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How to Tell When a Special Deal is Not So Special

Special offers at the supermarket aren’t always what they seem.

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Special offers at the supermarket aren’t always what they seem. It doesn’t mean you can’t get better value by taking advantage of discounts and deals – you just need to make sure it really is going to save you money. Here are some “deals” that you should approach with caution:

1. Price Cuts That Aren’t Real

Just because some deals say it costs less than full price, it doesn’t always mean it was on sale at the higher price for long. Sometimes promotions featuring a “was/now” price change sticker are on sale at the reduced price for longer and more often.

2. Bigger Packs More Expensive

Big “value packs” suggest the best value. But it’s sometimes the case that it’s cheaper to buy the smaller packs. You can also get caught out by the packaging being downsized but the price staying the same, or fruit and vegetables being cheaper sold loose rather than in packs (and vice versa).Tip: Most supermarkets have the unit price (eg, per 100g) on the label located on the shelf, so you can check whether it’s cheaper to buy in bulk.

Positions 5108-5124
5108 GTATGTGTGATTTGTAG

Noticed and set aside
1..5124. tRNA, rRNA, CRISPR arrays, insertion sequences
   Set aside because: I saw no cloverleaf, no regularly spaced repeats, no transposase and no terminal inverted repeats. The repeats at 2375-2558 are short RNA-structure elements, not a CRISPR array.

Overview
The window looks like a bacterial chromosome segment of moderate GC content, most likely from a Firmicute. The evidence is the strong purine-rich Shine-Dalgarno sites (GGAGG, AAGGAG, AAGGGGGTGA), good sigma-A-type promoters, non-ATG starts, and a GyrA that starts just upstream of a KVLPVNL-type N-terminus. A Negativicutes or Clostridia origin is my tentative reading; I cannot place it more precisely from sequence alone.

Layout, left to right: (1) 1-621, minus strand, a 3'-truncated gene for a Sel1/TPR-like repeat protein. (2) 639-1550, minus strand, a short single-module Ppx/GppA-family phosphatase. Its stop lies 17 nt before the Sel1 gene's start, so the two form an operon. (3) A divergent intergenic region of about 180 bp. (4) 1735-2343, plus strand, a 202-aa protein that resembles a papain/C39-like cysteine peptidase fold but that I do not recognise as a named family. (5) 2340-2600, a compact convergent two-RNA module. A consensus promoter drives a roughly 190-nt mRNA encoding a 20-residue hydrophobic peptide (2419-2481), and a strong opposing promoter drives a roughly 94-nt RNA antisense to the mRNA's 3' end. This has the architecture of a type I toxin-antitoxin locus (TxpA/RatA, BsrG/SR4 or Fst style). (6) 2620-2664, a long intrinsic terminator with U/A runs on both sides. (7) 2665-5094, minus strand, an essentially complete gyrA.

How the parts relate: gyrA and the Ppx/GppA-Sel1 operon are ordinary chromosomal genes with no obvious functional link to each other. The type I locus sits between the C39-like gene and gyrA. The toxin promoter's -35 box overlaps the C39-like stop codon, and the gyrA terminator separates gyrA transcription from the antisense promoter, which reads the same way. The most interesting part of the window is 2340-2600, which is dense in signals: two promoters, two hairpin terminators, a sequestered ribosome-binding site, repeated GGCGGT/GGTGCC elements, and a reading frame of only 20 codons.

3. Multi-Buys can cost more than single items

If you need more than one of an item, multi-buys such as Buy One, Get One Free, can save you cash. Be careful though: some supermarkets have been found to increase the price of one item when they’re in a promotion and lower it when they’re not. This makes you think you’re saving more than you really are.

The word “Special!” makes the shopper believe the product on sale is scarce, available only in one shop, and for a short time only. The shopper responds almost instinctively by buying the product – retail psychologists called this response the Scarcity Effect.



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